Agathis kinabaluensis de Laub.


Restricted to just two mountains in Sabah and Sarawak where there is some evidence of logging and forest clearance

Associated Names:



Only known from Mt. Kinabalu in Sabah and Mt. Murud in Sarawak (Malaysia). The Flora Malesiana account (de Laubenfels, 1988) identifies the Mt. Murud subpopulation as Agathis orbicula.

There are two disjunct small subpopulations of this species between which there is no genetic exchange due to distance. The Mt. Kinabalu subpopulation is presumed to be stable while the trend in the Mt. Murud subpopulation is likely to be downward due to logging and deforestation at least at its periphery.

Habitat and Ecology

Agathis kinabaluensis is found in upper montane forest, mossy low forest and subalpine scrub (at altitudes between 1500 and 2400m). It occurs on nutrient-poor substrates such as ultramafics, granite or sandstone.

Human Uses

This is a minor species occurring in remote mountain sites, if on ultramafic rock the trees are too small to be of interest for timber as there are other larger species of Agathis in the region. Some of the trees have been logged for local use.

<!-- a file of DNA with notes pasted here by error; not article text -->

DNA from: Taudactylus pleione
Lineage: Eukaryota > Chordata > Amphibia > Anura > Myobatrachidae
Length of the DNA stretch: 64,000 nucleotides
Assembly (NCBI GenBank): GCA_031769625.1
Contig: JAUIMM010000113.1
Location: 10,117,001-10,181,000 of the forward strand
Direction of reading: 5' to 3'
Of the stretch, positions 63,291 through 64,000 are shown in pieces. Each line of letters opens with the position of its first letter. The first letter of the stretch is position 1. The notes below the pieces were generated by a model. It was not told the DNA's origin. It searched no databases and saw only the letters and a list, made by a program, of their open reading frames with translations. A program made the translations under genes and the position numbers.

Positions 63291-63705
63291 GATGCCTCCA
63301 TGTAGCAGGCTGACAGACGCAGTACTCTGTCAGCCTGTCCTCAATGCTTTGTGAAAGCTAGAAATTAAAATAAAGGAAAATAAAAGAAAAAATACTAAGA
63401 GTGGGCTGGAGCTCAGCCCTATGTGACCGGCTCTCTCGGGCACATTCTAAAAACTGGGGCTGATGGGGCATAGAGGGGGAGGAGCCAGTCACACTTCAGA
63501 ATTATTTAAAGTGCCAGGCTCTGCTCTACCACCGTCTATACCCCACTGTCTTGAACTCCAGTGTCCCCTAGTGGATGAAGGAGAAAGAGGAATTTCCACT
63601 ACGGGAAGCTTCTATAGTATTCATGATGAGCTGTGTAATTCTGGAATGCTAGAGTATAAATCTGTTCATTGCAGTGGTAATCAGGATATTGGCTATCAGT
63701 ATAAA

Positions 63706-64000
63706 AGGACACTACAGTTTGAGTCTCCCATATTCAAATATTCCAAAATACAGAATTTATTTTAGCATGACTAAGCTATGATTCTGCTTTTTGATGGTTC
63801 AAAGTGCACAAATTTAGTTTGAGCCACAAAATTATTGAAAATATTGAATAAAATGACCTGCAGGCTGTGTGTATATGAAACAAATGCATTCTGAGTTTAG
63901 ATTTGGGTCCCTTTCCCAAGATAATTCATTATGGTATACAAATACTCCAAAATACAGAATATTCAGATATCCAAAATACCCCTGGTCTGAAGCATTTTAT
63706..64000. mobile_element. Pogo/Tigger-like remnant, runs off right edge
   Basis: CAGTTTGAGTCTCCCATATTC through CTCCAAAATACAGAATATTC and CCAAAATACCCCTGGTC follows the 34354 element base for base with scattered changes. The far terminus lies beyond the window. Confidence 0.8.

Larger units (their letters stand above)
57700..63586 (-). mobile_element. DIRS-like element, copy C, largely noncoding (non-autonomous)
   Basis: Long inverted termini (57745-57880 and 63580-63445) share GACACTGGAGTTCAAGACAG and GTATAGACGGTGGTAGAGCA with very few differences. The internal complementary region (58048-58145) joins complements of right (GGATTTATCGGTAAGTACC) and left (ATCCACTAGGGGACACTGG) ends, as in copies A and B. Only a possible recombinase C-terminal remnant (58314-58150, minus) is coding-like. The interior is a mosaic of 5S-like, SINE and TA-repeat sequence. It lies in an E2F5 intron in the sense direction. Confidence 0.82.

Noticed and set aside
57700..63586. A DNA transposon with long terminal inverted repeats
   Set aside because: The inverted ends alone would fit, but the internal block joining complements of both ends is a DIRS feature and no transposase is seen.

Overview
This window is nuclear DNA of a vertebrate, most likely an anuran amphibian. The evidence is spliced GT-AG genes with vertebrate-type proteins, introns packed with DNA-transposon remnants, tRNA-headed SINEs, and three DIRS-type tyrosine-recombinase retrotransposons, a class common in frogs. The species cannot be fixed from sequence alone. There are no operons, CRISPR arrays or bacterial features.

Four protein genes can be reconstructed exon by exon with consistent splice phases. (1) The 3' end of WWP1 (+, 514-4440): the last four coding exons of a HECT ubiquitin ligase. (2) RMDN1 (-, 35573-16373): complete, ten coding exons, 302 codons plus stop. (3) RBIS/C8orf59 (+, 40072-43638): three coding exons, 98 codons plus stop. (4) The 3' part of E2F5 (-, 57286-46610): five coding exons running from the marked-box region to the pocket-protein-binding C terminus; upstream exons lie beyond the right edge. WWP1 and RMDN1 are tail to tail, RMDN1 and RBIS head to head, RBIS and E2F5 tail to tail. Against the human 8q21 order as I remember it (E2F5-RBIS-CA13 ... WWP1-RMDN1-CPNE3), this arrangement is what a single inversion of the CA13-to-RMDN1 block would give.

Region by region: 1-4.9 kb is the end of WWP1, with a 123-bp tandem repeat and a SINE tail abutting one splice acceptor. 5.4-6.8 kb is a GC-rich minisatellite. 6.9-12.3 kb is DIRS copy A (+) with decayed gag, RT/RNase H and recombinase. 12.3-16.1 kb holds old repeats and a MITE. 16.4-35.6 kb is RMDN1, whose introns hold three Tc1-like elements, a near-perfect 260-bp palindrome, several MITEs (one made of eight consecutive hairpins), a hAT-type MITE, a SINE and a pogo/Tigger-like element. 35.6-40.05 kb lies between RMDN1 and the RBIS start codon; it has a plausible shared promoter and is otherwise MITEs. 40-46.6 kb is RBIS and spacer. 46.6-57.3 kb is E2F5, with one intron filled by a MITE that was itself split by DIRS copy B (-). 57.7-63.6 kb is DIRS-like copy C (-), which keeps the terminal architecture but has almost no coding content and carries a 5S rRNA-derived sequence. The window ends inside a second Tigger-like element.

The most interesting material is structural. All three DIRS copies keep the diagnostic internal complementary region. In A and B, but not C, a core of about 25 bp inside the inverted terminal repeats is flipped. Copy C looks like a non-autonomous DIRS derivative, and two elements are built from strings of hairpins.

Conservation Status

Global status and rationale

Endangered B1ab(ii,iii,v)+2ab(ii,iii,v)

Agathis kinabaluensis is currently only known from two locations. Although both are within protected areas, the relatively small size of their subpopulations and limited distributions make them susceptible to stochastic events. In addition there is some evidence of logging and forest clearance in the southern locality and from this a continuing decline is inferred. The small extent of occurrence (EOO=1,340 km²) and area of occupancy (AOO=90 km²) therefore place the species in the category Endangered. At the time of the first IUCN global assessment it was thought that the entire population was in Mt. Kinabalu National Park and was therefore stable.

Global threats

The relatively small size of the two known subpopulations and their limited distribution make them vulnerable to stochastic events. In the areas surrounding Pulong Tau National Park Agathis spp. are used locally for house construction. Within the park, Agathis is used for building walkways for tourists (Pearce, 2006). The extent to which these activities have effected A. kinabaluensis is uncertain.

Conservation Actions

The Mt. Kinabalu subpopulation is almost entirely contained within the Mt. Kinabalu National Park while the Mt. Murud population is included within the recently declared Pulong Tau National Park.